Durant, one of the two returning American gold medalists from London, heard boos from the LA crowd during pregame introductions. He quickly found his outside stroke with 14 points and four assists in the first half, and Cousins overpowered the Chinese down low for 12 first-half points on the way to a 55-29 halftime lead.

The Chinese team’s most recognizable name to North Americans is Yi Jianlian, the Milwaukee Bucks’ choice with the No. 6 overall pick in the 2007 draft. He spent five seasons with four NBA teams before heading back to the Guangdong Southern Tigers.

Yi led the Chinese with 18 points. Zhou Qi, the 7-foot-2 center drafted by the Houston Rockets in the second round last month, scored two points on 1-for-6 shooting. Exciting guard Zhao Jiwei scored 14 points.

The teams meet again Tuesday in Oakland, where Durant will play in front of his new home fans for the first time since defecting from Oklahoma City to the Golden State Warriors earlier this month.

They’ll also meet Aug. 6 in the opening game of Olympic competition in Brazil.

No. 39 pick David Michineau not joining Clippers this season

TREVISO, ITALY - JUNE 12:   David Michineau in action during Adidas Eurocamp Day Three at La Ghirada sports center on June 12, 2016 in Treviso, Italy.  (Photo by Roberto Serra/Iguana Press/Getty Images for Adidas)
Roberto Serra/Iguana Press/Getty Images for Adidas
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Clippers president/coach Doc Rivers said he expected all three of his 2016 draft picks to join the team this season.

The Clippers signed No. 25 pick Brice Johnson and No. 40 pick Diamond Stone.

But No. 39 pick David Michineau will remain in France.

Eurobasket:

Hyeres-Toulon Var Basket (ProA) inked 22-year old point guard David Michineau (191-94). He has played for the last two years at ES Chalon-Sur-Saone in the ProA.

Michineau is a 6-foot-4 point guard with some intriguing physical sills, but he’s not ready to run an NBA offense. Plus, the Clippers already re-signed Austin Rivers and signed Raymond Felton to back up Chris Paul.

The Clippers have one roster spot left. They’re better off using that on a veteran who can help now than Michineau.

DeMarre Carroll: Jae Crowder’s Raptors criticism due to playoff naïveté

TORONTO, ON - MAY 15:  DeMarre Carroll #5 of the Toronto Raptors dribbles the ball in the first half of Game Seven of the Eastern Conference Quarterfinals against the Miami Heat during the 2016 NBA Playoffs at the Air Canada Centre on May 15, 2016 in Toronto, Ontario, Canada.  NOTE TO USER: User expressly acknowledges and agrees that, by downloading and or using this photograph, User is consenting to the terms and conditions of the Getty Images License Agreement.  (Photo by Vaughn Ridley/Getty Images)
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Celtics forward Jae Crowder — between criticizing Kevin Durant signing with the Warriors and Al Horford considering the Wizards — took aim at the Raptors.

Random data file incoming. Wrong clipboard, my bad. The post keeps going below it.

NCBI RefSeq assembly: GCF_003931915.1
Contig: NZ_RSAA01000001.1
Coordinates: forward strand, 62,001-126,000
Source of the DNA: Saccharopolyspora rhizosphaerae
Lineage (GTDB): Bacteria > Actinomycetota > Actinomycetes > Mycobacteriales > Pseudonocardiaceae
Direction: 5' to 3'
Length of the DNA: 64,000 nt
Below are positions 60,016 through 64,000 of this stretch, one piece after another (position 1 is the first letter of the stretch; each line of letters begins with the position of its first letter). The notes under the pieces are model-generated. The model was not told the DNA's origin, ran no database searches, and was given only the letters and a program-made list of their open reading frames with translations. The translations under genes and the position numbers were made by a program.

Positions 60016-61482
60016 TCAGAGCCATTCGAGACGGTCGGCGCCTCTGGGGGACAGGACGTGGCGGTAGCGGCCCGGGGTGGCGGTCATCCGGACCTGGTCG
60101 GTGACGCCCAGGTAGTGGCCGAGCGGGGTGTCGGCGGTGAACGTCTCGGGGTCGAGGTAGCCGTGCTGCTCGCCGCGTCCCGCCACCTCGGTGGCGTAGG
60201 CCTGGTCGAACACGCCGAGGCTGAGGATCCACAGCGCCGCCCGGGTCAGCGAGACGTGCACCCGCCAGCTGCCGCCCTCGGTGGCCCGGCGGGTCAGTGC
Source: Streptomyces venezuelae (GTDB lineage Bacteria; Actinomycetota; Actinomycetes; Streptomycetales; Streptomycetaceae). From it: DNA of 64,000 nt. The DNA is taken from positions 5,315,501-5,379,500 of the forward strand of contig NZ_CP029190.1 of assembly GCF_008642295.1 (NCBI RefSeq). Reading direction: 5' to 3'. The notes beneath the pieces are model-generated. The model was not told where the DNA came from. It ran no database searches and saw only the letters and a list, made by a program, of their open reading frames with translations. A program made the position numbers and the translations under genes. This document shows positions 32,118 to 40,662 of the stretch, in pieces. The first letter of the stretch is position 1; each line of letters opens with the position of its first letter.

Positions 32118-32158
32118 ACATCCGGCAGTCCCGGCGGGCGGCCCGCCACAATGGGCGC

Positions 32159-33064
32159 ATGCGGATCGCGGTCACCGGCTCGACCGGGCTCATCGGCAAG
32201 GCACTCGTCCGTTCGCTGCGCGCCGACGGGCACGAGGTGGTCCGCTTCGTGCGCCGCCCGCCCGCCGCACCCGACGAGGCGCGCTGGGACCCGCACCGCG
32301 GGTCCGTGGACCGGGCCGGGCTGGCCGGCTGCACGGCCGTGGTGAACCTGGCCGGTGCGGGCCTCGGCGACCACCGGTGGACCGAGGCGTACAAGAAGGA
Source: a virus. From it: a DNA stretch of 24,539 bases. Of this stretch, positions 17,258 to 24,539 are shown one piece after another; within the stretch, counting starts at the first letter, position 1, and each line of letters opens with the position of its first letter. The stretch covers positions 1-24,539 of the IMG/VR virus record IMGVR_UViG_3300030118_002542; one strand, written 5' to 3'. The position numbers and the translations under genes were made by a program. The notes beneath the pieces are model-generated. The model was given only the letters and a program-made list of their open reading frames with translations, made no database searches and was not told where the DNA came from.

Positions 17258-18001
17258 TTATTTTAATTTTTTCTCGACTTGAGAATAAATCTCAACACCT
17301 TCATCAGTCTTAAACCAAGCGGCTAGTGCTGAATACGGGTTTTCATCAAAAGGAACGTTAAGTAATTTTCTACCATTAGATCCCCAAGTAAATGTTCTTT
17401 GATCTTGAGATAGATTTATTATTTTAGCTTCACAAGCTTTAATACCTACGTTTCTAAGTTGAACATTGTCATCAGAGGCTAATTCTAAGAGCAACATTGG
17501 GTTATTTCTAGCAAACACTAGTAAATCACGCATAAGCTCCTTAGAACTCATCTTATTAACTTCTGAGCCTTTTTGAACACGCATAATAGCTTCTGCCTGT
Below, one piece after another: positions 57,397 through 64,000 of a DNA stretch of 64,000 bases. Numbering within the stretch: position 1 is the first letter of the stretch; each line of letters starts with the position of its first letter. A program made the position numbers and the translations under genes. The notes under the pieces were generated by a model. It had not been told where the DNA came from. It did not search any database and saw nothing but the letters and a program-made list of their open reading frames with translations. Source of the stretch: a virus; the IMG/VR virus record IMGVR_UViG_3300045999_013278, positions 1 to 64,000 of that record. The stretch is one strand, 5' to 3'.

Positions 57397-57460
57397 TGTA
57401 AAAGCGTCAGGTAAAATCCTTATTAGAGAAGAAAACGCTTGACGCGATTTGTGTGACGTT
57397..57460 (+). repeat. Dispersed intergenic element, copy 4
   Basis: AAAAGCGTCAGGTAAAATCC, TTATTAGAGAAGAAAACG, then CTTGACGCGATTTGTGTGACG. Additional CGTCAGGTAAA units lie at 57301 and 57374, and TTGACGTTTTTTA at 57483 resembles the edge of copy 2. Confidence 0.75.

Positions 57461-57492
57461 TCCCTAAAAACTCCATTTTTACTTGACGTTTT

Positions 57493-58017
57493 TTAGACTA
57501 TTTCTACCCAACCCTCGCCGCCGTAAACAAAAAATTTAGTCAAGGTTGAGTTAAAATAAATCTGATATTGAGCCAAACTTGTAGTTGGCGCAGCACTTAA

“Toronto is not a team we’re worried about,” Crowder said.

Raptors forward DeMarre Carroll, via CSN New England:

“It’s a comment from a person who hasn’t really been in the playoffs that much. That’s how I reacted to that type of comment. When you haven’t been on that level and you don’t understand what it takes to get to that level. Myself going to back-to-back Eastern Conference Finals, I understand what it takes,”Carroll said on SportsNet.ca. “It’s a comment from a guy who hasn’t been on that level, who hasn’t played on that level. It sounds like a young comment.”

“We’ll let Jae Crowder do all the talking,” Carroll said. “We’ll just fly under the radar and do what we’re supposed to do.”

Carroll is right. Crowder has never won a playoff series — though I’m not sure advancing in the postseason will make him any less brash.

Carroll’s credentials here also aren’t impeccable. He helped the Hawks in 2015 and Raptors in 2016 make relatively uninspiring runs to the Eastern Conference finals.

Still, that’s more than Crowder has accomplished. If Carroll wants to use that experience to shoot back at Crowder, more power to him.

For what it’s worth, I’ll take the Celtics over the Raptors next season — though Toronto is close enough that Boston shouldn’t look past its neighbor to the north.

Luis Scola to carry Argentina’s flag in Olympic opening ceremony

LAS VEGAS, NV - JULY 22:  Luis Scola #4 of Argentina brings the ball up the court against the United States during a USA Basketball showcase exhibition game at T-Mobile Arena on July 22, 2016 in Las Vegas, Nevada. The United States won 111-74.  (Photo by Ethan Miller/Getty Images)
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Pau Gasol carried Spain’s flag and Yi Jianlian carried China’s flag for the 2012 Olympics.

The NBA will once again be prominently represented in the opening ceremony this year — with new Net Luis Scola.

Brian Mahoney of the Associated Press:

Argentina is back in the Olympics, and this time Scola isn’t just leading the basketball team.

He’s leading the whole delegation.

The veteran forward will carry the flag in the opening ceremony

Scola will team with Manu Ginobili to try stopping Argentina’s Olympic slide — gold in 2004, bronze in 2008, fourth in 2012.